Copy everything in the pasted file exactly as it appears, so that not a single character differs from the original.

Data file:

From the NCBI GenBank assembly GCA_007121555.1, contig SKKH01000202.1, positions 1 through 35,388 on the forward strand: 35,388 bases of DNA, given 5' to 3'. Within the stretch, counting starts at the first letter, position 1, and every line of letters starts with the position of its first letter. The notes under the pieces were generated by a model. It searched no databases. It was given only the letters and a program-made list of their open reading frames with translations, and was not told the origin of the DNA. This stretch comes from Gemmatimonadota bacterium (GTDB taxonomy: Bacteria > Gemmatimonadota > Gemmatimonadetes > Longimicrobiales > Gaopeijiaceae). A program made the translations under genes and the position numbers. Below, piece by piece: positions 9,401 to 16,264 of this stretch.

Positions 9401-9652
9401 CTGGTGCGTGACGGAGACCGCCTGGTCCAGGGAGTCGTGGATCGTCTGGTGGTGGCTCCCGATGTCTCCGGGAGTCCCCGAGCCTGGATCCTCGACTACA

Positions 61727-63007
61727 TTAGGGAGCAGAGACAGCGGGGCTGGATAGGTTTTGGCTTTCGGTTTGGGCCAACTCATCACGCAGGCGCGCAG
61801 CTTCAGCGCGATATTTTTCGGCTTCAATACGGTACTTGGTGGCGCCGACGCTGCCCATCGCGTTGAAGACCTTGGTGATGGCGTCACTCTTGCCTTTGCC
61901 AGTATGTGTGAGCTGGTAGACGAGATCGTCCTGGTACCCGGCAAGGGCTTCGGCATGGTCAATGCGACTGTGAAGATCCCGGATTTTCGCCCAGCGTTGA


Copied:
From the NCBI GenBank assembly GCA_007121555.1, contig SKKH01000202.1, positions 1 through 35,388 on the forward strand: 35,388 bases of DNA, given 5' to 3'. Within the stretch, counting starts at the first letter, position 1, and every line of letters starts with the position of its first letter. The notes under the pieces were generated by a model. It searched no databases. It was given only the letters and a program-made list of their open reading frames with translations, and was not told the origin of the DNA. This stretch comes from Gemmatimonadota bacterium (GTDB taxonomy: Bacteria > Gemmatimonadota > Gemmatimonadetes > Longimicrobiales > Gaopeijiaceae). A program made the translations under genes and the position numbers. Below, piece by piece: positions 9,401 to 16,264 of this stretch.

Positions 9401-9652
9401 CTGGTGCGTGACGGAGACCGCCTGGTCCAGGGAGTCGTGGATCGTCTGGTGGTGGCTCCCGATGTCTCCGGGAGTCCCCGAGCCTGGATCCTCGACTACA

Positions 61727-63007
61727 TTAGGGAGCAGAGACAGCGGGGCTGGATAGGTTTTGGCTTTCGGTTTGGGCCAACTCATCACGCAGGCGCGCAG
61801 CTTCAGCGCGATATTTTTCGGCTTCAATACGGTACTTGGTGGCGCCGACGCTGCCCATCGCGTTGAAGACCTTGGTGATGGCGTCACTCTTGCCTTTGCC
61901 AGTATGTGTGAGCTGGTAGACGAGATCGTCCTGGTACCCGGCAAGGGCTTCGGCATGGTCAATGCGACTGTGAAGATCCCGGATTTTCGCCCAGCGTTGA